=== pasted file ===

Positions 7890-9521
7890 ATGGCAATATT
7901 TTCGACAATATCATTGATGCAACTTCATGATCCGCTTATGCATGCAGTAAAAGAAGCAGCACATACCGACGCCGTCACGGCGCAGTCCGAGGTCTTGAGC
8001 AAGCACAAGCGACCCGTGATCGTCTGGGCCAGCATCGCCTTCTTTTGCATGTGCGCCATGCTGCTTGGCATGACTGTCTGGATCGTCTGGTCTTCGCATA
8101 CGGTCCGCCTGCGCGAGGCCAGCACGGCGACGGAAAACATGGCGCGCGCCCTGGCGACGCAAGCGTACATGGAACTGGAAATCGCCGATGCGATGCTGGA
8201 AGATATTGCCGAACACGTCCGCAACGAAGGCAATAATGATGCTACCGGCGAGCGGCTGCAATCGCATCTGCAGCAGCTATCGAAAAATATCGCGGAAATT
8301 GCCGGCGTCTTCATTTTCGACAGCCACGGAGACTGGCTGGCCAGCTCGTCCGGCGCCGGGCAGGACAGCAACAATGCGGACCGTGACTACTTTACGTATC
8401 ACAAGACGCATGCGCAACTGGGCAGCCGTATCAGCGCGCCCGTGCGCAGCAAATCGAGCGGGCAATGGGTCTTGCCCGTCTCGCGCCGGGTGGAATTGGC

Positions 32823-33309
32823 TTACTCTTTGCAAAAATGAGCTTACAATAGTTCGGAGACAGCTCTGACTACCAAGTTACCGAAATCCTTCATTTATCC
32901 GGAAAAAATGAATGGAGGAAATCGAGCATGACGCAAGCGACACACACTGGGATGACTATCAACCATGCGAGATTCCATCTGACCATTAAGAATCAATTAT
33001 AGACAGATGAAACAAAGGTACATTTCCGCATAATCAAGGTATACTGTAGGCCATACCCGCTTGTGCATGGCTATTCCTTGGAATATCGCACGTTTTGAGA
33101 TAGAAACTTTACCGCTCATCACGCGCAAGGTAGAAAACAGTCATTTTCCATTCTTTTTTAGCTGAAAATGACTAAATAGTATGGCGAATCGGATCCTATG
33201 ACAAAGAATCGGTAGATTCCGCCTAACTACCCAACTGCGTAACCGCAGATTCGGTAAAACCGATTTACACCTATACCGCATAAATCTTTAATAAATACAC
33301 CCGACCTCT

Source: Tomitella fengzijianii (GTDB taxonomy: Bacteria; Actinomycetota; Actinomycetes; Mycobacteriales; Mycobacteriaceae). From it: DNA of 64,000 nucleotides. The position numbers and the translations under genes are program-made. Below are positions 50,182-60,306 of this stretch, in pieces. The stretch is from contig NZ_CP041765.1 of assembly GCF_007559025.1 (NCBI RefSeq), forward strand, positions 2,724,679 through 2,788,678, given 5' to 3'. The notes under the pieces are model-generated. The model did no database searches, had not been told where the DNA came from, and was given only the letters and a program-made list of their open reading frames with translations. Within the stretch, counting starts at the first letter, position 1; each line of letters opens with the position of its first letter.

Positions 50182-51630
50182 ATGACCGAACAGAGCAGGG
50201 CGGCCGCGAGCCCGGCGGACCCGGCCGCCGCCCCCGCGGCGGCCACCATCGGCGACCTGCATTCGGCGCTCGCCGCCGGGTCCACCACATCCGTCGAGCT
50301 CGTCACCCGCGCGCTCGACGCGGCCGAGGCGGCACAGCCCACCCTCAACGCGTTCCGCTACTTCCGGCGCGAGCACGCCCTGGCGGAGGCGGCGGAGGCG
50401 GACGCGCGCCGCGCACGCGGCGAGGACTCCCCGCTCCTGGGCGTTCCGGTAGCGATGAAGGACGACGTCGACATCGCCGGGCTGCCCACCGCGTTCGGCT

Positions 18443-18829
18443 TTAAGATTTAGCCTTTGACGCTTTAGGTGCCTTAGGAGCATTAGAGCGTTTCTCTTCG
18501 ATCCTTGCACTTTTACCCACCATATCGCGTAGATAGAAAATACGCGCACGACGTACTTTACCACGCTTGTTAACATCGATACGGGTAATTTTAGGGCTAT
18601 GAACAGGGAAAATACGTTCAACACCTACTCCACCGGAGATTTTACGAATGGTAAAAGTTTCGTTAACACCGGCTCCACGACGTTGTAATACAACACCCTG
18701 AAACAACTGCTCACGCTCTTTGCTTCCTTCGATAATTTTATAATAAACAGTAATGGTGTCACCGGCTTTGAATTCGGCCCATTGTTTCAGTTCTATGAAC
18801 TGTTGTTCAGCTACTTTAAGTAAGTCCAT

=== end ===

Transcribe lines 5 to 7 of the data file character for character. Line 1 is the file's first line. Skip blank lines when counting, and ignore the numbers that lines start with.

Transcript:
8101 CGGTCCGCCTGCGCGAGGCCAGCACGGCGACGGAAAACATGGCGCGCGCCCTGGCGACGCAAGCGTACATGGAACTGGAAATCGCCGATGCGATGCTGGA
8201 AGATATTGCCGAACACGTCCGCAACGAAGGCAATAATGATGCTACCGGCGAGCGGCTGCAATCGCATCTGCAGCAGCTATCGAAAAATATCGCGGAAATT
8301 GCCGGCGTCTTCATTTTCGACAGCCACGGAGACTGGCTGGCCAGCTCGTCCGGCGCCGGGCAGGACAGCAACAATGCGGACCGTGACTACTTTACGTATC